“Fourth of July“, a drama about an alcoholic jazz musician who confronts his parents during a holiday gathering, is the sort of independent film that isn’t made much anymore, with good cause. The project represents Louis C.K.’s comeback attempt in some ways; his career was shaken in 2017 when he was accused of (and confessed to) sexual misconduct actions including masturbating and undressing in front of women he worked with.Albee’s career was dramatically altered after this widely panned, divisive movie about a dolorous guy and his repulsive family.
List is the one who co-wrote the screen story, and he plays Jeff. He’s a recovering addict living in New York City who has been with his girlfriend Beth (Sarah Tollemache, List’s real-life partner) for a few years and is ready to start mentoring other individuals in recovery.But he has recurring nightmares in which he kills pedestrians with his car, causing them to flee before he can learn who they are or how badly they’ve been injured. Louis C.K.’s therapist is Joe, whom he discusses his dream with. (Make of it what you will.) Jeff doesn’t enjoy talking about his family. And when it comes to talking about his mother, he makes a point of refusing. He avoids discussing the issue of his childhood for fear of stepping on landmines.
The film takes its sweet time getting to the point where Jeff goes upstate to Maine to confront his father (Robert Walsh), mother (Paula Plum) and extended family (which include Nick Di Paolo as an uncle and Richard O’Rourke as Jeff’s grandfather).They’re a bunch of reactionaries who greet Jeff’s arrival with a deluge of casual prejudice and other bigoted views, making the only Black person at the gathering, Naomi (Tara Pacheco), feel uncomfortable by drawing attention to her race and recent loss. Jeff is unhappy in their presence, as he should be; nevertheless, he feels compelled to confront them so that they may examine their role in harming his mental health.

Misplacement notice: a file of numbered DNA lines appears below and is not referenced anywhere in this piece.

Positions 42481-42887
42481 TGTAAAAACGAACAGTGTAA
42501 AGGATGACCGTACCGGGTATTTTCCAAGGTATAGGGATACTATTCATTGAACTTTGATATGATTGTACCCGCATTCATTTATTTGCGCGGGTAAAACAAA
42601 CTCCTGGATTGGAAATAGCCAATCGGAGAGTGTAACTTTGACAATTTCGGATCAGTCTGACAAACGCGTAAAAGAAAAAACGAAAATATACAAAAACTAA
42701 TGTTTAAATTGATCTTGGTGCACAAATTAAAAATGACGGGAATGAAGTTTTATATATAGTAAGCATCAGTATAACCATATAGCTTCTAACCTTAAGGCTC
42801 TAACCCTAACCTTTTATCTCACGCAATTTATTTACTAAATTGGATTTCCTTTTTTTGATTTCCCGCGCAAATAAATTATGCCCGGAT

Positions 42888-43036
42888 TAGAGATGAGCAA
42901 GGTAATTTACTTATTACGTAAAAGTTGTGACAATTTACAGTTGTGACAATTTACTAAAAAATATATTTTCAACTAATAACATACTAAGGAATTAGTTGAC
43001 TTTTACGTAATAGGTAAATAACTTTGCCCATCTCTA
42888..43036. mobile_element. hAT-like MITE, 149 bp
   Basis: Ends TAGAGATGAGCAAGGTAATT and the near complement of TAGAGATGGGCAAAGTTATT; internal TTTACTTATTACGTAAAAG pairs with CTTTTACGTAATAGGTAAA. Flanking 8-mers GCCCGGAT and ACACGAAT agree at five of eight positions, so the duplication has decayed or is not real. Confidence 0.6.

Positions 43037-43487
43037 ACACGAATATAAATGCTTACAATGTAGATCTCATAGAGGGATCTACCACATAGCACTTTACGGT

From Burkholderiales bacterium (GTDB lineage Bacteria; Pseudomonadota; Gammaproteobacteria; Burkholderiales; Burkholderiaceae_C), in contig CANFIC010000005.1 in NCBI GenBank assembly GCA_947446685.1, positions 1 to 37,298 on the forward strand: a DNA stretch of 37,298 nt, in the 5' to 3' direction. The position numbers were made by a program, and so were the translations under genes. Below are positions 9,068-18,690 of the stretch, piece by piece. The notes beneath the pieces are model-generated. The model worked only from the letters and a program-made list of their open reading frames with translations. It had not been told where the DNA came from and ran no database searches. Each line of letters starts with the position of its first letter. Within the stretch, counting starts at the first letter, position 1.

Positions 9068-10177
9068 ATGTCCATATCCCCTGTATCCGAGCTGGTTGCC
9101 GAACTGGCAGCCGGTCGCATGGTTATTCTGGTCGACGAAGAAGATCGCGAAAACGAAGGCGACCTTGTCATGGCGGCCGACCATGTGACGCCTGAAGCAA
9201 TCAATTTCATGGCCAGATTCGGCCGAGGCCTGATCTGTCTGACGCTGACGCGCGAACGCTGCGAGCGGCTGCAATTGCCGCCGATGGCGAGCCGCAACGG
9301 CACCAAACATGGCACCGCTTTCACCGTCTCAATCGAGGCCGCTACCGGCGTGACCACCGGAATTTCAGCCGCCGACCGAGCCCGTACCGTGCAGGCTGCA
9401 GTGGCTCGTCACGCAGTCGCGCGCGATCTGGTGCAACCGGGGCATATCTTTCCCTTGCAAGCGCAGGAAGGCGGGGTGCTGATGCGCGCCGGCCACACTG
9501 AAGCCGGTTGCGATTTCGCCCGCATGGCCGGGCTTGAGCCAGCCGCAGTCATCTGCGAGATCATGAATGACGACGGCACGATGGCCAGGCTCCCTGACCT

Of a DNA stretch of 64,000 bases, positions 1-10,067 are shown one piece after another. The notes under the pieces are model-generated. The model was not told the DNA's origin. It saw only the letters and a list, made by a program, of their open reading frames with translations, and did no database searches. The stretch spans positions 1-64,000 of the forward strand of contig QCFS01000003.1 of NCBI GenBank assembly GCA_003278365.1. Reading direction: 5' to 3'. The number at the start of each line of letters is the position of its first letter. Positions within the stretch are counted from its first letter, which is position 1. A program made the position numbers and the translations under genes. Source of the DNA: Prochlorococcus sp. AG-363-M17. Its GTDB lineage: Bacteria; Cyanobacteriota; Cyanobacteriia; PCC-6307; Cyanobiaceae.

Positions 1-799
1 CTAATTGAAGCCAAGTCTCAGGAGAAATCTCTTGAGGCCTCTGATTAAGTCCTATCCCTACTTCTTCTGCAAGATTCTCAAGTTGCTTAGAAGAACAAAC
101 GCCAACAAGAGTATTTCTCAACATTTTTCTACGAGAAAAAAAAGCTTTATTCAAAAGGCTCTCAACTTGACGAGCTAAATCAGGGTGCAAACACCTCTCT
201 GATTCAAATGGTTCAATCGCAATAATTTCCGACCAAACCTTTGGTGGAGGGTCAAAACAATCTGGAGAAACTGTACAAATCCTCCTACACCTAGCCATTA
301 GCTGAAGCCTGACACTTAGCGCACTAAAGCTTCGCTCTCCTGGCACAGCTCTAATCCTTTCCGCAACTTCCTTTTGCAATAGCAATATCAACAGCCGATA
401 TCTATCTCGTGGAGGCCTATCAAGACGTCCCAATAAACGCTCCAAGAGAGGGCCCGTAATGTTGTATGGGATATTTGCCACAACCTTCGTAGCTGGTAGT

But we may have already given up hope of seeing a narrative about family told with insight, humor, and originality by that stage in the film. C.K. and List spend an eternity and a day on vignettes regarding Jeff’s life with Beth (which is uninteresting) and his rehabilitation group, as well as sequences depicting his job as a live musician that add nothing to our comprehension of the characters (even if it’s nice to see live jazz performed onscreen for lengthy periods).
The moody self-indulgence of Jeff’s approach to life continues when he reaches the Catskills, with pointlessly fussy cutaway editing (particularly during piano sequences) and expressionistic lighting (green signifies anxiety or something). These and other filmmaking tools (including the widescreen imagery) appear intended to “enrich a thin narrative that clearly meant a lot to the people who wrote it,” but the end result is just as draining for viewers.
Brian Moses has reviewed the book and gives his takes on why it’s a must-read, based on his experience as C.K.’s Key & Peele writer and ADG rep in negotiations. The “Canceled” brand is now used by other stand-ups for similar situations without any apparent legal ramifications or fees (easy money for stand-ups who claim to have been “canceled”).
The film, however, has been accused of being pro-rape and pro-pedophilia. If you take C.K.’s stated goal at face value, the movie looks even more unsavory. This is the sort of earnest but amateurish indie film that a festival’s artistic director would choose with full awareness of its shortcomings because they hope the title of someone connected to the project (in this case, the director) will entice people to buy tickets. Even though no one other than the filmmaker’s family would see it since it lacks such a pedigree, many of them would only pretend to enjoy it.
Now playing on Cinema HD.
Directed by: Louis C.K.
Produced by: Louis C.K.
Starring: Joe List, Sarah Tollemache, Nick Di Paolo, Louis C.K., Paula Plum
Release date: June 30, 2022
Running time: 90 minutes
Country: United States